How Your Smartphone Can Reduce Your Brain Power and Harm Your Health

The advent of smart mobile devices has tremendously transformed how we do things. It has changed how people think, interact, and live their lives. Thanks to them, our society is no longer as it was just a decade ago, and that’s not necessarily a good thing.

Smartphone

Smartphone

A smartphone lets you do many things or serves multiple purposes at once. It can function as your compass, camera, television, and even your doctor. It practically puts the world in your pocket.

However, while these devices are no doubt smart, evidence suggests that they could decrease your brain power. This in addition to several other ways in which they can harm both your physical and mental health. We take a look at possible issues that suggests a smartphone might be harmful to your mental acuity, social life and overall health.

Reduced Cognitive Ability

Scientists have found that a smartphone is capable of reducing your cognitive capacity. In other words, they may somewhat decrease your mental capacity from constant use.

A study by researchers at the University of Texas’s McCombs School of Business showed this much. The team studied almost 800 phone users, who underwent several computer-based tests assessing full concentration.

With all devices muted, subjects who had their phones in a different room performed slightly better than others who kept their phones in their pockets and a lot better than those who had theirs face down on a desk.

Researchers in the above study said trying not to think about your smartphone when it’s within reach reduces available “cognitive resources.” The presence of a smartphone only is enough to reduce your cognitive capacity – to make you dumber.

Addiction

Seeing how life so much revolves around smartphones, many people become easily addicted. Numerous people constantly have to be online or check their inboxes due to the nature of their jobs. Also, many others are constantly trying to keep up with the latest happenings on social media.

It’s not surprising then that a large number of people spend the greater part of their waking hour staring at screens. The variety of apps available keeps users glued for hours on end. People feel somewhat uncomfortable when they are not using their phones. This addiction, which can be disruptive, is more common among younger people.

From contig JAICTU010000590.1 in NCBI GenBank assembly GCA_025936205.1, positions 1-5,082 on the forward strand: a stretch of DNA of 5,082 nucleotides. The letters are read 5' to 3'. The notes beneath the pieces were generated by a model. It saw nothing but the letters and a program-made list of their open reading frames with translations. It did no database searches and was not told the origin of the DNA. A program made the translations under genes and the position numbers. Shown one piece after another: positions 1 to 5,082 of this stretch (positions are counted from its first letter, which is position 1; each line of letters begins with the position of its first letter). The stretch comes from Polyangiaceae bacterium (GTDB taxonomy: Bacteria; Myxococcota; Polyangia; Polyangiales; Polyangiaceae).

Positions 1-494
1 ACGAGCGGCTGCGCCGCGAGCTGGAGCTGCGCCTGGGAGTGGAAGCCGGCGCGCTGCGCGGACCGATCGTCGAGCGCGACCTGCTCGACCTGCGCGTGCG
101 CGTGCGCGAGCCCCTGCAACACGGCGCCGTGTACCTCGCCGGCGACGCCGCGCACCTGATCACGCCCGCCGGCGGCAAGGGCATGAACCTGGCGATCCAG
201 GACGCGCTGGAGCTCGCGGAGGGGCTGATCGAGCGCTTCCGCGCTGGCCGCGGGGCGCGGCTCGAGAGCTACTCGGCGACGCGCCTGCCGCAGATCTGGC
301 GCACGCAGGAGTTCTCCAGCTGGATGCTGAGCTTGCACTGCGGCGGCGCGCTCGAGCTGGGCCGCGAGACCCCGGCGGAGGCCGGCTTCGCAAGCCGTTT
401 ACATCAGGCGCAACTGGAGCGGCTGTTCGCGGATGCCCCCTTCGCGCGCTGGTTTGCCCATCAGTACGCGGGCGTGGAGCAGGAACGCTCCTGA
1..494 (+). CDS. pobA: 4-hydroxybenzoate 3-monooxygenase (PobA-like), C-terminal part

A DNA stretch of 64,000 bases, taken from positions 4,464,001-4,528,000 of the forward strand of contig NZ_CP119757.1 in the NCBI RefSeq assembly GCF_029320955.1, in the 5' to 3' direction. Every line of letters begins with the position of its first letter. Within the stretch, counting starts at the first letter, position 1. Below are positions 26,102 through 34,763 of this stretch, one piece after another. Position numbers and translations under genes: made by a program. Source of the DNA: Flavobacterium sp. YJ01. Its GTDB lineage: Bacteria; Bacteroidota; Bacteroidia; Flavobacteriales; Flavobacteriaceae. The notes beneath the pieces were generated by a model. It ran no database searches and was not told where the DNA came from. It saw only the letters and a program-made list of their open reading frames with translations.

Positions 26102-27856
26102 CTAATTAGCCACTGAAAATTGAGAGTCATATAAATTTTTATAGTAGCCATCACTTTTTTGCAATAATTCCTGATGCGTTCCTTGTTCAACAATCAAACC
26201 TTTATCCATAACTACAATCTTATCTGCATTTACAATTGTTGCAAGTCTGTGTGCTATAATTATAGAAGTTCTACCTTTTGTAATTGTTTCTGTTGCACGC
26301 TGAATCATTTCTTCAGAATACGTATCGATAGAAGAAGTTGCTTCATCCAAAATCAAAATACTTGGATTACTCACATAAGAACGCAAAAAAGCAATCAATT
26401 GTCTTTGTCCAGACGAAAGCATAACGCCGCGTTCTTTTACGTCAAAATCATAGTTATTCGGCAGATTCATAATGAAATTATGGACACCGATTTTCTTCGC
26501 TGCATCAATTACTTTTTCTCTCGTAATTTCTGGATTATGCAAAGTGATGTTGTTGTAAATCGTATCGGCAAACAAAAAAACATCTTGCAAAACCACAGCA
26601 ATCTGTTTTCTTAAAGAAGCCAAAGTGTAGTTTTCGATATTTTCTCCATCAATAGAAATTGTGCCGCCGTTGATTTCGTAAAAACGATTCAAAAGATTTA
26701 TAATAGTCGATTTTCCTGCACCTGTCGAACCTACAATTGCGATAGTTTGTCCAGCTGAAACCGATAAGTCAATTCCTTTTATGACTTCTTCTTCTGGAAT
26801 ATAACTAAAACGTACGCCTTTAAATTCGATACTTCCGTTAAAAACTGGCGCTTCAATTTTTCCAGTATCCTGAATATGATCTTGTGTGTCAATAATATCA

Altering of the Brain

Your use of a smartphone can change how your brain works in a not-so-pleasant manner.

In a 2008 study, Swiss researchers found that the electromagnetic emission from these devices may adversely impact neurocognitive functions in teenagers.

Researchers reported a possible harmful effect of simultaneous use of a smartphone and another media form, such as a TV, in a different study. They found that gray matter in the anterior cingulate cortex of such people tends to be smaller. As a result, they have a problem with setting goals and doing what is necessary to achieve them.

Eyesight Worsening

A major worry with the use of smartphones is the tendency for damage to the eyes. The devices emit short-wavelength blue light. They aren’t the only ones that emit this – TVs and computers also do – but more frequent use makes them a more significant threat.

Blue light can cause damage to light receptors in the eyes and worsen vision. It is critical to consider the intensity of the LED light coming from your device for this reason.

Read Also: Italian Court Confirms the Link Between Cell Phones and Cancer

Smartphone use involves a greatly reduced field of vision. You stare at a screen that is close to your face. When you do this for an extended period, your eyes become strained, and your ability to focus on distant objects reduces. This may worsen over time.

Increased Stress Levels

There is scientific evidence that smartphone use can increase your stress levels. In one Korean study, researchers found that teenagers, who were addicted to their mobile devices, felt more stressed, compared to peers that weren’t addicted. Insomnia, impulsivity, anxiety, and depression occurred significantly more among the addicted subjects.

In another research, separating a subject from their phone for just an hour was enough to spike their anxiety levels.

Poor Sleep Quality